Puente Hills Motorsports – City of Industry, CA – Aug. 16, 2004
August 16, 2004
Filed under Power Profiles
Puente Hills Motorsports
17435 East Gale Avenue, Suite A
City of Industry, CA 91748
6,000-sq.-ft. dealership built from the ground up in Los Angeles County in 1997. Large, manmade Puddingstone Lake is just 20 minutes away. Carries Polaris ATVs, watercraft, and Ranger utility vehicles, and Suzuki motorcycles and ATVs. Largest-selling segment is ATV. Seven employees.
“Hopefully in a few years the industry will have some idea as to what they’re going to do with two-strokes, because that issue is the only one that’s unclear,” says Lee. “The consumer gets confused and we get confused.” Have the emissions regulations been implemented too quickly? “First the California Air Resources Board [CARB] said they were going to ban two-strokes completely.” (CARB regulates the use of off-highway vehicles. OHVs that meet emission standards receive a green sticker to be applied on the side of the vehicle; OHVs that do not meet the standards receive a red sticker, which limits where and when they can be ridden.). “A year later CARB said, ‘Not really, the two-strokes will be red-stickered. Then after a few years, two-stroke owners got green stickers. Now they say they’re going to grandfather in the 2003 models. It’s kind of bad for us, because we don’t know whether we should order two-strokes or not. For example, if we sell a two-stroke 2003 model now, it will receive a red sticker, but if we sold it last year, it would have been given a green sticker. Yet both produce the same amount of exhaust. They should just give them all green stickers and try to emphasize developing less pollution in the future.”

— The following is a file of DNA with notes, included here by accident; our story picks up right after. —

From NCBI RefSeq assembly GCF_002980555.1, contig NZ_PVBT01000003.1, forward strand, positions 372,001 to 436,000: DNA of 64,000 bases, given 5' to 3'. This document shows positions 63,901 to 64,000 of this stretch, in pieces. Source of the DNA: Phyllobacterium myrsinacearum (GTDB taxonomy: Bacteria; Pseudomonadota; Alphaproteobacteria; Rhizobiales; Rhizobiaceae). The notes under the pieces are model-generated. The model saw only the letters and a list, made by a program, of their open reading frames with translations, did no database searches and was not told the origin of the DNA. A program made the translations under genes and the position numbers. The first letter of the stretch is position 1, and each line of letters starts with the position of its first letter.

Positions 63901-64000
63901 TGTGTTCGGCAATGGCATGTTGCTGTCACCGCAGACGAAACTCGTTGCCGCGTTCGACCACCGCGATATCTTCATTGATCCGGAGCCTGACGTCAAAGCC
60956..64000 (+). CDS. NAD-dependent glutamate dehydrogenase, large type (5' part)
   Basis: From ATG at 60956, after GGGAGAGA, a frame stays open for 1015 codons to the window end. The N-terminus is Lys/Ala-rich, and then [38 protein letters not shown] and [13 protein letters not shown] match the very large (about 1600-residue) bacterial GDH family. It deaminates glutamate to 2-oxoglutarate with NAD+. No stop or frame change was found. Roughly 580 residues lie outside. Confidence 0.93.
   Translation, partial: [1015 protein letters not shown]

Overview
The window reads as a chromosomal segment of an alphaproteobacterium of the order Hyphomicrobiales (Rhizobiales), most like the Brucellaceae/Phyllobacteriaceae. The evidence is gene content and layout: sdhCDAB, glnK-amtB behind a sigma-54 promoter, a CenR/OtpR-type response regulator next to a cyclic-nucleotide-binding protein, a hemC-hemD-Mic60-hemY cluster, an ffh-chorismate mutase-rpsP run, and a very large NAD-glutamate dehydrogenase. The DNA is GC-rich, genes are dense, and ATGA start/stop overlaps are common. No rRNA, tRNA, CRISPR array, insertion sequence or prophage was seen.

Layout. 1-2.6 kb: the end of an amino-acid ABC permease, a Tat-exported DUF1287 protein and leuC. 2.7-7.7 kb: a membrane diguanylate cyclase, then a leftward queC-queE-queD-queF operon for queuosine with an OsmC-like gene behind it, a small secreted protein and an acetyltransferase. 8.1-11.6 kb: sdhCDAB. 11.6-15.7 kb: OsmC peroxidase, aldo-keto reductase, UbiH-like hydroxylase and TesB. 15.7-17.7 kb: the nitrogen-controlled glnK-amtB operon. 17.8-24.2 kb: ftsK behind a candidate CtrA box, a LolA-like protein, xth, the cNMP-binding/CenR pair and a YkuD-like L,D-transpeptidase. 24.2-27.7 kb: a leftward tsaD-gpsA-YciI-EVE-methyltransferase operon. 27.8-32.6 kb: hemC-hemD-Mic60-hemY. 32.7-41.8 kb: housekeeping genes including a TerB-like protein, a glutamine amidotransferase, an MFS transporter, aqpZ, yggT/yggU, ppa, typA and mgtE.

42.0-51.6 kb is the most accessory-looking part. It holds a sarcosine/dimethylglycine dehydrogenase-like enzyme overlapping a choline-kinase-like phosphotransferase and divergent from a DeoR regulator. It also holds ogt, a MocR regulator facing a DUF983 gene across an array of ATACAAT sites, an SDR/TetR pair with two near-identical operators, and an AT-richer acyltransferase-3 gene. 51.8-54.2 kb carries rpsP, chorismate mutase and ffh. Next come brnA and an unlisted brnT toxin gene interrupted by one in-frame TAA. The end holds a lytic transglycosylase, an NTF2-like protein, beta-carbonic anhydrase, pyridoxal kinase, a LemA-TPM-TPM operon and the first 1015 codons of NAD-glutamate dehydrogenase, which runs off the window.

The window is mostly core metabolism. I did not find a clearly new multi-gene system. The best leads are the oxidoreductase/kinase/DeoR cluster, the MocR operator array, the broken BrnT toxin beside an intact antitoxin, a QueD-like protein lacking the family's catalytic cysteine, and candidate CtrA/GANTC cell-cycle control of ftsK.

Reaching the heights at Puente Hills: the Suzuki GSXR lineup of sportbikes (600cc, 750cc, and 1000cc) “are hot sellers — they are just in high demand,” says Lee. “In ATVs, we sell lot of sport quads — the Polaris Trail Boss and the Suzuki LTZ400, LTZ250, Predator 500, and Predator kids’ quads. The trend in personal watercraft is toward turbocharged four-strokes. We also sell two-strokes, but four-stroke is the trend.” Best-selling accessories include sand tires, helmets, and anything for sport quads.
CUSTOMER BUYING TRENDS
Lee says his sportbike buyers tend to be a younger crowd, while an ATV and watercraft purchaser is probably a middle-aged family man. “There’s still a growing market for ATVs, which is amazing. We did okay this year with personal watercraft, and hopefully we’ll do better next year. While the reason could be greater demand, it’s also that a lot of watercraft dealers have sold their business and returned their franchise. There are fewer watercraft dealers now than three or four years ago.” Lee adds that Puente Hills Motorsports “is not a big dealership; however, we cater to people who seek personal attention. We spend a lot of time with the customer to see what he needs.”
PARTS AND SERVICE
Puente Hills Motorsports devotes three staffers to service and two to parts, and has not made any major changes in either of those areas recently.
PROMOTIONAL HOME RUNS
While Puente Hills Motorsports, like most dealers, places print ads in the local Cycle Trader and works with its OEMs on television ads for spring and fall, Lee notices a lot of word-of-mouth. “It’s a sure sale. The longer you’re in business, the more referrals you get, so that’s a positive. Make the initial customer happy, then make sure they refer their friends or family members, then make sure they’re happy. That’s a tried-and-true way to grow your business.” He also notes that Polaris is celebrating its 50th anniversary this year, “So they have some special events planned for this fall. We don’t know exactly what yet, but they’ll announce them soon. Hopefully they will be exciting promotions for all Polaris dealers.”
WORDS OF ADVICE
“We dealers need to keep in contact with each other and make sure to voice any concerns that we have,” advises Lee. “It is important to continuously concentrate your efforts on those organizations that fight for our industry — those that actually go to legislators and express what powersports is all about. Legislators might have misconceptions brought about by other groups, so we have to say exactly what is happening. That way, legislators see both sides and can decide what’s best for the community.” psb
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